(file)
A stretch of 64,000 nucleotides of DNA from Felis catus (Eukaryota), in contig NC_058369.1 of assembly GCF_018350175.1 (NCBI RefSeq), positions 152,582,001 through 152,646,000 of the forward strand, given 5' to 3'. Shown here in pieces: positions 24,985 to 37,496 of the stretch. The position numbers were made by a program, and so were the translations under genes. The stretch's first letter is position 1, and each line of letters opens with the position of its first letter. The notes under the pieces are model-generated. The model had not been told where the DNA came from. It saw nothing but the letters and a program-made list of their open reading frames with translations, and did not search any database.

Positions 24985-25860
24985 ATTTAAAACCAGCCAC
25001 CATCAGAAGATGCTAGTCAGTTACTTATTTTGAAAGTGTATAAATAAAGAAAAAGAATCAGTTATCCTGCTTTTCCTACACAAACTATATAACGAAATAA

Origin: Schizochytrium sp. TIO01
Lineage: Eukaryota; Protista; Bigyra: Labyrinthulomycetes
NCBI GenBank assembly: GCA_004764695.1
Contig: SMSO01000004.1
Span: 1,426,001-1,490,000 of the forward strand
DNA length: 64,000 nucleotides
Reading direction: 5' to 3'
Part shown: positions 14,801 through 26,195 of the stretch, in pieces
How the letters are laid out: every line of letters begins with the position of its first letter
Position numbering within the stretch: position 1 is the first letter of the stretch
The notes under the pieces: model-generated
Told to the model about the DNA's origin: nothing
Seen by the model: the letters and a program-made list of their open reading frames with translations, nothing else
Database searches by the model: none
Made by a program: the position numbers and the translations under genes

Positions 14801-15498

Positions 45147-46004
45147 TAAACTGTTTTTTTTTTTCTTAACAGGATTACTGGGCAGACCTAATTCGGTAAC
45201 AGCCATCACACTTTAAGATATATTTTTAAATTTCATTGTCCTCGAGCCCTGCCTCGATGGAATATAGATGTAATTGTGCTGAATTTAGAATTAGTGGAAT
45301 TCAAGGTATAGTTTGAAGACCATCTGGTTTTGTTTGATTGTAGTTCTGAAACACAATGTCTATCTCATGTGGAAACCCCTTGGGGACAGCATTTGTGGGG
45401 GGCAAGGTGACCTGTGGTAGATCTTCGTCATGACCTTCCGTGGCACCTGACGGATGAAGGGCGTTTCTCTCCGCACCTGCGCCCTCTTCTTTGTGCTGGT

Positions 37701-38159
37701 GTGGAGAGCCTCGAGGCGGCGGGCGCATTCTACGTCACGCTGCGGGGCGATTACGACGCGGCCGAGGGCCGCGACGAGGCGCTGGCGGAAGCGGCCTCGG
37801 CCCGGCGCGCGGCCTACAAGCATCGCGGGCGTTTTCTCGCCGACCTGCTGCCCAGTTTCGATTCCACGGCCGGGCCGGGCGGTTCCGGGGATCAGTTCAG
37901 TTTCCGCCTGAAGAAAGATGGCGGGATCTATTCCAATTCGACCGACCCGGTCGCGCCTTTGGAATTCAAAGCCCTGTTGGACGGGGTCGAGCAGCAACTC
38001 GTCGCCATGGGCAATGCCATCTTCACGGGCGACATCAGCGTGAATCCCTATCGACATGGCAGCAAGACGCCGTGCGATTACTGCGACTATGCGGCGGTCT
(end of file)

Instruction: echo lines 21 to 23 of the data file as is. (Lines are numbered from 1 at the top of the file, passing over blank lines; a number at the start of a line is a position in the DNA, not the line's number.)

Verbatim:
Positions 45147-46004
45147 TAAACTGTTTTTTTTTTTCTTAACAGGATTACTGGGCAGACCTAATTCGGTAAC
45201 AGCCATCACACTTTAAGATATATTTTTAAATTTCATTGTCCTCGAGCCCTGCCTCGATGGAATATAGATGTAATTGTGCTGAATTTAGAATTAGTGGAAT